The Dreaded ACL

Those words you never want to hear your health professional say “you’ve ruptured your ACL”, they can bring a grown man to tears. It is that time of year again when unsuspecting skiers and snowboarders walk into the clinic with a swollen knee that isn’t too painful but “just doesn’t feel right”.

The anterior cruciate ligament, or ACL, is one of four major knee ligaments. The ACL is critical to knee stability. ACLinjuries make up 10-15% of all skifield injuries.

The ACL attaches to the knee end of the Femur (thigh bone), at the back of the joint and passes down through the knee joint to the front of the flat upper surface of the Tibia (shin bone).

A torn ACL usually occurs through a twisting force being applied to the knee whilst the foot is firmly planted on the ground or upon landing. Your knee is only designed to bend and straighten.  When an ACLinjury occurs, you may feel a pop within the knee, the sensation of the knee “giving out” significant swelling over the few hours after injury and have difficulty straightening your knee. 

Can we prevent ACL injuries? Unfortunately some times the mechanism and forces are just too great but we can certainly be aware and try to protect our knees on the ski fields.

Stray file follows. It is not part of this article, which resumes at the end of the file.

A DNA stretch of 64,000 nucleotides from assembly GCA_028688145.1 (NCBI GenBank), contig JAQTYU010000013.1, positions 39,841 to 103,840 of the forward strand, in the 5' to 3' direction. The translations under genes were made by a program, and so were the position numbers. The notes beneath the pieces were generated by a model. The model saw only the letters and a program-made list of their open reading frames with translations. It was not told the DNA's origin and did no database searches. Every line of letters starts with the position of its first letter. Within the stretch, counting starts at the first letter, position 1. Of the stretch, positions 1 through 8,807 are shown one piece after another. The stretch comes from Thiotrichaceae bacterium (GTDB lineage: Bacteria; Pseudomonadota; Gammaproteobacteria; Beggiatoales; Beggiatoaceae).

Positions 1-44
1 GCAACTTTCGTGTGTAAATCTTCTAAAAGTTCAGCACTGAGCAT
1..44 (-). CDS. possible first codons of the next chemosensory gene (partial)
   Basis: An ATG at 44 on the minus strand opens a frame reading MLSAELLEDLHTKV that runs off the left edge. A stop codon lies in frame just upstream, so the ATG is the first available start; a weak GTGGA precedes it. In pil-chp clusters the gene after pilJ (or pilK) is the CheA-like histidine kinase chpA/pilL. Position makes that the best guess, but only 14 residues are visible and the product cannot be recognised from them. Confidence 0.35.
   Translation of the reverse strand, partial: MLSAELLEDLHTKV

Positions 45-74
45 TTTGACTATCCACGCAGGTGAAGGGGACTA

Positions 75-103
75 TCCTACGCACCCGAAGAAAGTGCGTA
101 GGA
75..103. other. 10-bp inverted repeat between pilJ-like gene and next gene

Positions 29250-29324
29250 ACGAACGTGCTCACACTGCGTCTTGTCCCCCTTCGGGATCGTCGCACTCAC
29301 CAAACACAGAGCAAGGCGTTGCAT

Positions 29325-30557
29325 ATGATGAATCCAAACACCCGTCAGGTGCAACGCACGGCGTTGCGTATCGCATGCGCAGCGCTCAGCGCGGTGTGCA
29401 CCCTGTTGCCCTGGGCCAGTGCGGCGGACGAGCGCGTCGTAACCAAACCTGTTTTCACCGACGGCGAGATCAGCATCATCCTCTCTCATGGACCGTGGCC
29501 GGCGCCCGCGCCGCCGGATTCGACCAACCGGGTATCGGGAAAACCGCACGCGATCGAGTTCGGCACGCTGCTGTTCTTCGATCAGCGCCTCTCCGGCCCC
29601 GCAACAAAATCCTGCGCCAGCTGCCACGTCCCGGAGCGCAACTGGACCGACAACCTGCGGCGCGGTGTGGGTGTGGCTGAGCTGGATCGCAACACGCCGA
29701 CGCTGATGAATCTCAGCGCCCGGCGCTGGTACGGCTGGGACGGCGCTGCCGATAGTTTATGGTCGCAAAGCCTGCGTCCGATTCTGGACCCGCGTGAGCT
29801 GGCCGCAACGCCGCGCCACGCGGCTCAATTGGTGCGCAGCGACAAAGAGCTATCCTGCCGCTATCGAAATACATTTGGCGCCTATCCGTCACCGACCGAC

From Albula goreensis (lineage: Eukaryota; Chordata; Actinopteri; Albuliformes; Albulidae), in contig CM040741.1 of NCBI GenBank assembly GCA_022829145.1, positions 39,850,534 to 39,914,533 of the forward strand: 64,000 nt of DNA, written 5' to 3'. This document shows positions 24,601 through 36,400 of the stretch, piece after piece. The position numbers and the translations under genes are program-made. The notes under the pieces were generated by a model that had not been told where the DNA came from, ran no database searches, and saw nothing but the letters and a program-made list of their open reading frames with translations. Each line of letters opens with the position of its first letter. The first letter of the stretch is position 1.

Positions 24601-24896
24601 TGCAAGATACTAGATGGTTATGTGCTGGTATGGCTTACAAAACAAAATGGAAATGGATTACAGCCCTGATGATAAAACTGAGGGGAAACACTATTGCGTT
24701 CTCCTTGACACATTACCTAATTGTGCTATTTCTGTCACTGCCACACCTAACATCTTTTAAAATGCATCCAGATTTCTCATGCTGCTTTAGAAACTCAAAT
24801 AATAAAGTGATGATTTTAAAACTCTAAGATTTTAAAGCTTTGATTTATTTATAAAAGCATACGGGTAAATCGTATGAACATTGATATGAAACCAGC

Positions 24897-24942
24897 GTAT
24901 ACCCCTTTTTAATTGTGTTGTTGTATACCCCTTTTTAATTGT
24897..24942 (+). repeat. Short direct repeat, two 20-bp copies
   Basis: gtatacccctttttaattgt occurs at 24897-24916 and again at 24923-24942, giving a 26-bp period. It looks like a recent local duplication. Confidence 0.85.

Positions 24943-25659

• Do conditioning and strengthening exercises of the quadriceps and hamstring before ski season starts. This is the number one protection. See our winter exercises.
  • Ski/Ride easier at the end of the day, when you are typically fatigued. Avoid difficult trails, big air, lots of moguls, and speed on ice. Take it easy in the late afternoon.
  • Be careful getting on and off chairlifts.
  • Do regular stretching exercises for the hamstrings, quadriceps, hip, back, shoulder. The more you stretch, the less likely you are to snap.
  • Use gear that is fit to you and is tuned up.
  • Check your bindings for release tension. Do not set them too tight!